haemosiderin


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Related to haemosiderin: hemosiderosis

haemosiderin

(ˌhiːməʊˈsɪdərɪn; ˌhɛm-) or

hemosiderin

n
(Biochemistry) biochem an insoluble protein containing iron and stored in most tissues
ThesaurusAntonymsRelated WordsSynonymsLegend:
Noun1.haemosiderin - a granular brown substance composed of ferric oxide; left from the breakdown of hemoglobin; can be a sign of disturbed iron metabolism
ferric oxide - a red oxide of iron
pigment - dry coloring material (especially a powder to be mixed with a liquid to produce paint, etc.)
References in periodicals archive ?
Cavity is lined by fibroblasts and histiocytes with presence of haemosiderin laden macrophages, inflammatory cells and multinucleate giant cells.34 Treatment consists of extended curettage and bone grafting with a bone graft substitute or cementing.
These were then evaluated for histopathological variables which included thickness of epithelial lining, keratinization, foamy macrophages, mucous cells, Rushton bodies, cholesterol crystals and haemosiderin. Chi-square test/ Fishers exact test was applied to compare cysts.
Occasional cells demonstrated intracytoplasmic vacuole formation, or intranuclear inclusions (Figure 1b), and focal cytoplasmic haemosiderin pigment mimicking melanin.
Neovascularisation and fibrosis with haemosiderin deposits were also found in close proximity to the transplanted islets.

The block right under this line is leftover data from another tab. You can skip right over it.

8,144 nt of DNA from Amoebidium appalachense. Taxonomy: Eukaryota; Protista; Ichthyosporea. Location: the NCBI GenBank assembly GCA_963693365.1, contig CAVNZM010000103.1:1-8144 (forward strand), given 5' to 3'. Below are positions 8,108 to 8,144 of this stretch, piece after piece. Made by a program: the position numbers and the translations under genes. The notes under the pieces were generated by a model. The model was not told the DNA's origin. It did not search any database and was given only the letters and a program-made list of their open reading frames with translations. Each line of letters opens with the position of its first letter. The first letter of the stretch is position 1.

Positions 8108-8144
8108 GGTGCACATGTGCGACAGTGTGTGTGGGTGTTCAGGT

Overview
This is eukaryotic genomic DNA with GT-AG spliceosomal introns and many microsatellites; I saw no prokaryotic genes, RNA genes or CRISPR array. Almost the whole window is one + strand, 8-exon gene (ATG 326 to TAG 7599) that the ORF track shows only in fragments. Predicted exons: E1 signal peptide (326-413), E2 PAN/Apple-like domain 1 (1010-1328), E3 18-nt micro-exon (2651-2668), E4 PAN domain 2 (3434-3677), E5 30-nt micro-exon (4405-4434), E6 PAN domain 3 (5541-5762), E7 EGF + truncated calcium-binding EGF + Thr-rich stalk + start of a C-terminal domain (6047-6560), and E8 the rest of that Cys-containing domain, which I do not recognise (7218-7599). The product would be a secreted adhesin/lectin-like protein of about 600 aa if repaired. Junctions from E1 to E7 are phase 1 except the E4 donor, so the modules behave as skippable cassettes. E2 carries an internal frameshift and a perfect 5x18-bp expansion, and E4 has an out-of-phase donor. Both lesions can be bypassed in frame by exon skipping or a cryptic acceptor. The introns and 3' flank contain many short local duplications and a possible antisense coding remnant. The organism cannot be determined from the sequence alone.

MRI imaging usually shows mass-like proliferation of the synovium with lobulated margins, either diffuse or localized, along with low-intensity signals due to haemosiderin deposition.
Special stains, Methyl green-pyronin (MGP) for calcium deposition and pearl blue reaction for haemosiderin pigments were employed where necessary.
Over time, the haemorrhage is fully resorbed leaving behind iridescent spots of haemosiderin and macrophage deposition at the level of the internal limiting membrane.
The absence of normal pancreatic tissue and increased attenuation of the liver possibly due to haemosiderin deposition are also evident.
These lesions derive their name from the colour of the tissue specimen, which is usually dark red-brown because of the abundant haemorrhaging and haemosiderin deposits within the tumor.
Brain haemosiderin in older people: pathological evidence for an ischaemic origin of magnetic resonance imaging (MRI) microbleeds.